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Rock - Released January 1, 1982 | Frank Zappa Catalog

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While most of the discussions of Frank Zappa have to do with his satirical and off-color lyrics, the fact remains that he was one of the finest and most underappreciated guitarists around. This collection places the spotlight squarely on Zappa's mastery of the guitar. Recorded for the most part in 1979 and 1980 (with a few tracks dating as far back as 1977), Shut Up 'n Play Yer Guitar is simply a collection of guitar solos. Even though most of the tracks were just edited out of their original song context, they fare well as stand-alone pieces, as Zappa was an ever-inventive player. Take, for example, the three versions of "Shut Up." These tracks were simply the guitar solos from "Inca Roads," but thanks to Zappa's ability for "instant composition," each version has its own complete story to tell, without ever being redundant. Other highlights are the reggae-tinged "Treacherous Cretins" and the beautiful "Pink Napkins." In addition to the electric guitar mangling contained on Shut Up 'n Play Yer Guitar, there are a couple of rare tracks that feature Zappa on acoustic guitar in a trio with Warren Cuccurullo on acoustic rhythm guitar and Vinnie Colaiuta on drums. In fact, special mention goes to Colaiuta for his polyrhythmic daring all over this album. All bandmembers play great throughout, but Colaiuta's playing is mind blowing. The album closes with another oddity: a gorgeous duet between Zappa on electric bouzouki and Jean-Luc Ponty on baritone violin. This is an album that should be heard by anyone who's into guitar playing. Highly recommended. © Sean Westergaard /TiVo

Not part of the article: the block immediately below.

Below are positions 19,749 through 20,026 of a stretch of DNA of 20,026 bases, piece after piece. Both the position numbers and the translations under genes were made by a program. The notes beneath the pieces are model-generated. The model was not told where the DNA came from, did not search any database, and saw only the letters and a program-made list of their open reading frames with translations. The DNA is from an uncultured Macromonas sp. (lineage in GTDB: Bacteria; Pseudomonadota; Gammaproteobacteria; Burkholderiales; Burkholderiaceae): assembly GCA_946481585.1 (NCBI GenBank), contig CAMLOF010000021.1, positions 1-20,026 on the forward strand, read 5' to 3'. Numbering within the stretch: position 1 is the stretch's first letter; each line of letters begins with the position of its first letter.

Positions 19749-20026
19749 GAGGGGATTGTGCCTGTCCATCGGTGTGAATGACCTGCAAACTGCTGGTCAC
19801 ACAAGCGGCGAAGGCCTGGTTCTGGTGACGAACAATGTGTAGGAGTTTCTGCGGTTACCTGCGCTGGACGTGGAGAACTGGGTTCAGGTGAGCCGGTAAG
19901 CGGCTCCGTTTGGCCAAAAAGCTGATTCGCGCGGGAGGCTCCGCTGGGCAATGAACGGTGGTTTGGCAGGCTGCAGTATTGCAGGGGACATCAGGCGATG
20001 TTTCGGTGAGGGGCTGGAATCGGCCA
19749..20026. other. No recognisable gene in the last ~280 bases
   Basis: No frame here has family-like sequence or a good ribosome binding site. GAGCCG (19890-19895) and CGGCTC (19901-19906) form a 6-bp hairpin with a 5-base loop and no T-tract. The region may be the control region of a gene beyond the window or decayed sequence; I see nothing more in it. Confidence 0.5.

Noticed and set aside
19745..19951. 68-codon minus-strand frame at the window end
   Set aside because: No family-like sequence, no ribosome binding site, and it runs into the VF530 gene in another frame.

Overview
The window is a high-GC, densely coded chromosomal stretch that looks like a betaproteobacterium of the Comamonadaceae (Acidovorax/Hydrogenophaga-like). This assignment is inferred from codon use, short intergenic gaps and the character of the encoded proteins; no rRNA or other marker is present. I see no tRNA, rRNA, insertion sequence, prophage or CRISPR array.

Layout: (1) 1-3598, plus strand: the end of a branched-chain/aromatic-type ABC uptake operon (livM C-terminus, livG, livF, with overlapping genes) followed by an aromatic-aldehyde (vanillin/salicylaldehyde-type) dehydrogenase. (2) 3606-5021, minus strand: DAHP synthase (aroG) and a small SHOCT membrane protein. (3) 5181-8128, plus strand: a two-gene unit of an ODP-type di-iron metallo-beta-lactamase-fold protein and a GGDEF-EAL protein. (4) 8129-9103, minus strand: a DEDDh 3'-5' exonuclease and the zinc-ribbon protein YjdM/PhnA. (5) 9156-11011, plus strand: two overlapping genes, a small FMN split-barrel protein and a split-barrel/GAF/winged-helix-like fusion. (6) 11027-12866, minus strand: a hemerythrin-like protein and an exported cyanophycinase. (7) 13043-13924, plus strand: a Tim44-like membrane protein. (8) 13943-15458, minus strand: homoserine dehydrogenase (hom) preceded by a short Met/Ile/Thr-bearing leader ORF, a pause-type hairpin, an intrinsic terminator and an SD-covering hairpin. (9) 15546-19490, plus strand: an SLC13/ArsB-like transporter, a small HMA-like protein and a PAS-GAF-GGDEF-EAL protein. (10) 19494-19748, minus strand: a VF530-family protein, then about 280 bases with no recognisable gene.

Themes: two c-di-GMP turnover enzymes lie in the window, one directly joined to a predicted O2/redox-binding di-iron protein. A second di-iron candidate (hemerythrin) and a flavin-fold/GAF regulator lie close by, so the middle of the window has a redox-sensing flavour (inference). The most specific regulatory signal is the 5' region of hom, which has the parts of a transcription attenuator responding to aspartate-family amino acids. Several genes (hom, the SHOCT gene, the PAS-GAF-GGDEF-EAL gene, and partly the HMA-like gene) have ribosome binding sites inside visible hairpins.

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Rock - Released December 20, 2019 | Frank Zappa Catalog

Booklet
For fans only! This colossal 7 hours and 18 minutes gathers all of the sessions Frank Zappa did for his Hot Rats album and offers a fascinating insight into every nook and cranny of the extraordinary musician’s brain, who sadly left us in 1993. Recorded in 1969 in Los Angeles, these sessions signalled the (temporary) end of The Mothers of Invention, even if Ian Underwood is still present here. Far from the stylistic patchwork of that strange group, the Hot Rats Zappa magnifies the fusion between rock and jazz, with five in six tracks being instrumental: there’s not much room for unnecessary noise. Don Van Vliet aka Captain Beefheart takes to the mic alone on Willie the Pimp. Zappa allows all of his invited solo artists to fully express themselves, including violinist Jean-Luc Ponty, guitarist Lowell George and bassist Shuggie Otis (only 15 years old at the time!). This jazzy fusion keeps a certain narrative frame across the six volumes; extra-long jam sessions, endless solos, complicit dialogues between musicians, everything's in place to allow the listener to be transported to the Californian studio as a fly on the wall witnessing the conception of an album which would influence an entire generation. In the original album notes, Frank Zappa described this as a “film for your ears”. Interestingly, at the exact moment Hot Rats was being produced, another jazz-fusion album saw the light of day on the other side of the country, in New York: Bitches Brew by Miles Davis. © Marc Zisman/Qobuz
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Rock - Released May 26, 1967 | Frank Zappa Catalog